News Ticker

China ramps up its space program

A Long March 4B rocket carrying the Hard X-ray Modulation Telescope (HXMT) blasts off from Jiuquan Satellite Launch Center on June 15, 2017. Photo Credit: Zhen Zhe / Xinhua

China has announced an ambitious space program for the near future, with four new probes scheduled for launch within the next four years.

Last week’s launch of the Hard X-ray Modulation Telescope, China’s first X-ray observatory, marked an important milestone in the country’s space program.

That probe will study black holes, neutron stars, and other, elusive X-ray sources in space.

According to an announcement by the country’s State Administration for Science, Technology, and Industry for National Defense, the first of four spacecraft to be launched between now and 2021 will be the China-Italy Electromagnetic Monitoring Experiment Satellite, which will study earthquakes and related phenomena.

The probe’s launch is scheduled for August.

Next year will see the launch of the China-France Oceanography Satellite, which will study wind and waves on ocean surfaces as a means of improving weather forecasting and enabling better prediction of severe storms along with mitigation of their worst effects.

In 2020, China plans to launch its first Mars mission, featuring both an orbiter and a rover.

A second collaborative project between China and France, an astronomical satellite that will study gamma rays, research dark energy, and attempt to learn more about the universe’s evolution, will be launched in 2021.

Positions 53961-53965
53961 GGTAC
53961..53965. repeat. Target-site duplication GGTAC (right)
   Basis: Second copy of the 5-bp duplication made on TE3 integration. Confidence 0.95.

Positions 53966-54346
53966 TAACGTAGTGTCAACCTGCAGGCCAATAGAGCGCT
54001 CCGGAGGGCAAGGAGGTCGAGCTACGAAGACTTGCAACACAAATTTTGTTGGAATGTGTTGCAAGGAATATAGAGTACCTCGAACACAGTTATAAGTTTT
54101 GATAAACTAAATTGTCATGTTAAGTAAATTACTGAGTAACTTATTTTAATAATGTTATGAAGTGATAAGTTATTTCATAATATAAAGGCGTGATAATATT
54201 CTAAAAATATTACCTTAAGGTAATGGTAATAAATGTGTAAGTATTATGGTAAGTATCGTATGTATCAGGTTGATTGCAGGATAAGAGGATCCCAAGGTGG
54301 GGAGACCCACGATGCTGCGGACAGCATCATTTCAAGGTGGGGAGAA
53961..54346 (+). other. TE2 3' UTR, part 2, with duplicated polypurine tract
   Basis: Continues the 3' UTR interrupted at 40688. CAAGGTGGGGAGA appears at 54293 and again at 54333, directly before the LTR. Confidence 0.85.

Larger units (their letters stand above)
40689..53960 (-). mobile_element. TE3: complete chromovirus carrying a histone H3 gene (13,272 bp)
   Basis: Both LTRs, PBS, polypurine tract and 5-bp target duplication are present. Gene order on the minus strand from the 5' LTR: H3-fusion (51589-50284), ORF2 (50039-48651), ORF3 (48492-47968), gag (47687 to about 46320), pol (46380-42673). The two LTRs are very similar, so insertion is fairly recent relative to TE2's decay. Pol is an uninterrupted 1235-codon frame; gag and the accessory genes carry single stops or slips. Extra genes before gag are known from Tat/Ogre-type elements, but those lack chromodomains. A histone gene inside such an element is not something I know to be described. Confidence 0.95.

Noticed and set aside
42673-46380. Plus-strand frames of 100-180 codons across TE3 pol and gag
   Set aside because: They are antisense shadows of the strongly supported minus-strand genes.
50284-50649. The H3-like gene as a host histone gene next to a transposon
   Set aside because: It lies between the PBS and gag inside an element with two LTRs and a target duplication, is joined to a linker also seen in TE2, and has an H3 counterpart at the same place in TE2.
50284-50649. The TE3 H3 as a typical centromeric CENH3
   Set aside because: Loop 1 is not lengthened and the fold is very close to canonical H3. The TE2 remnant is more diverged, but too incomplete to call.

Deputy director of the Administration for Science, Technology, and Industry’s engineering department Zhao Jian noted the rapid rise of China as a space-faring nation. In just 50 years, the county transitioned from no space program to an active one exploring space astronomy, solar exploration, space physics, space life, and microgravity.

“China is open to more international collaboration in space science. China will actively conduct international cooperation in areas including lunar and Mars probes, manned space missions, and space environment exploration,” Jian said.

Future Chinese missions under consideration include Moon missions and a possible probe to Jupiter.

Laurel Kornfeld

Laurel Kornfeld

Staff Writer
Laurel Kornfeld is a freelance writer and amateur astronomer from Highland Park, NJ, who enjoys writing about astronomy and planetary science. She studied journalism at Douglass College, Rutgers University, and earned a Graduate Certificate of Science in astronomy from Swinburne University’s Astronomy Online program.
About Laurel Kornfeld (1100 Articles)
Laurel Kornfeld is a freelance writer and amateur astronomer from Highland Park, NJ, who enjoys writing about astronomy and planetary science. She studied journalism at Douglass College, Rutgers University, and earned a Graduate Certificate of Science in astronomy from Swinburne University’s Astronomy Online program.